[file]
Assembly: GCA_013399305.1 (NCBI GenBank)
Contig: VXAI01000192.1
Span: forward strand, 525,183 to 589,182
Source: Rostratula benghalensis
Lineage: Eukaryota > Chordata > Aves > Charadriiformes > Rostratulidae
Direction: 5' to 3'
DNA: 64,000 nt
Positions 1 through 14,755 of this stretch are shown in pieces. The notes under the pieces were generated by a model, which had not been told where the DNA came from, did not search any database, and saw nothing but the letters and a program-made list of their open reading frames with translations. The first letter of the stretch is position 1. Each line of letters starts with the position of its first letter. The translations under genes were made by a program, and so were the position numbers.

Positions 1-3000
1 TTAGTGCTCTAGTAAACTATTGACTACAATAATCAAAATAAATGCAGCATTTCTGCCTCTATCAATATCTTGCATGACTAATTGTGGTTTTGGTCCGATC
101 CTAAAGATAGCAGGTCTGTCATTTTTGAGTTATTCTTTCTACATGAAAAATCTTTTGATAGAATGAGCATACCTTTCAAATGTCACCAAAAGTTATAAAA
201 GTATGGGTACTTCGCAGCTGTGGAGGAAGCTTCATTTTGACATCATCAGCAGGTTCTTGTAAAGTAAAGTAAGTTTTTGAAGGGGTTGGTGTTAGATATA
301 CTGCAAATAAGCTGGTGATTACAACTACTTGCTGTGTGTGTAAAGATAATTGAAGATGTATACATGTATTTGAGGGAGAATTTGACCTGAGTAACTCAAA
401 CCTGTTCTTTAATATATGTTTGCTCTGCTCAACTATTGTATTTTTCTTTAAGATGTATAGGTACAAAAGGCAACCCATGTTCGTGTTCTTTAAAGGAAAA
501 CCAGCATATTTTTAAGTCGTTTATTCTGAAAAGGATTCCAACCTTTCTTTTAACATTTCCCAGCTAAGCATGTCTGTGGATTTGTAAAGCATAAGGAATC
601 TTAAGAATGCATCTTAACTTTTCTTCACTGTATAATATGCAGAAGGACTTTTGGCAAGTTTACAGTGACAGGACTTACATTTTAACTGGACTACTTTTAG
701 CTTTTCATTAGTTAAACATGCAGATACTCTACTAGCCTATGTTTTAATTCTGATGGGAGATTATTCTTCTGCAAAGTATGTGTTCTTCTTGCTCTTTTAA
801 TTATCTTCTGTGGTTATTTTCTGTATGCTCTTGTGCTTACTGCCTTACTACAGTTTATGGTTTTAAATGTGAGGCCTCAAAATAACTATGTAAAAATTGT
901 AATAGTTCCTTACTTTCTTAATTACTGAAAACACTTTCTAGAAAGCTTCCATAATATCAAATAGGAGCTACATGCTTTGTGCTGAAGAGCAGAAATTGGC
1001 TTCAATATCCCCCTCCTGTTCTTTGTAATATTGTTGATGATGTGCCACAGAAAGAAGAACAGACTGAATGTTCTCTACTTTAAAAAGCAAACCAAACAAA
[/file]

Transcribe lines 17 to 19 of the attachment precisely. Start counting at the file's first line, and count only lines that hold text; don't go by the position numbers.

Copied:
701 CTTTTCATTAGTTAAACATGCAGATACTCTACTAGCCTATGTTTTAATTCTGATGGGAGATTATTCTTCTGCAAAGTATGTGTTCTTCTTGCTCTTTTAA
801 TTATCTTCTGTGGTTATTTTCTGTATGCTCTTGTGCTTACTGCCTTACTACAGTTTATGGTTTTAAATGTGAGGCCTCAAAATAACTATGTAAAAATTGT
901 AATAGTTCCTTACTTTCTTAATTACTGAAAACACTTTCTAGAAAGCTTCCATAATATCAAATAGGAGCTACATGCTTTGTGCTGAAGAGCAGAAATTGGC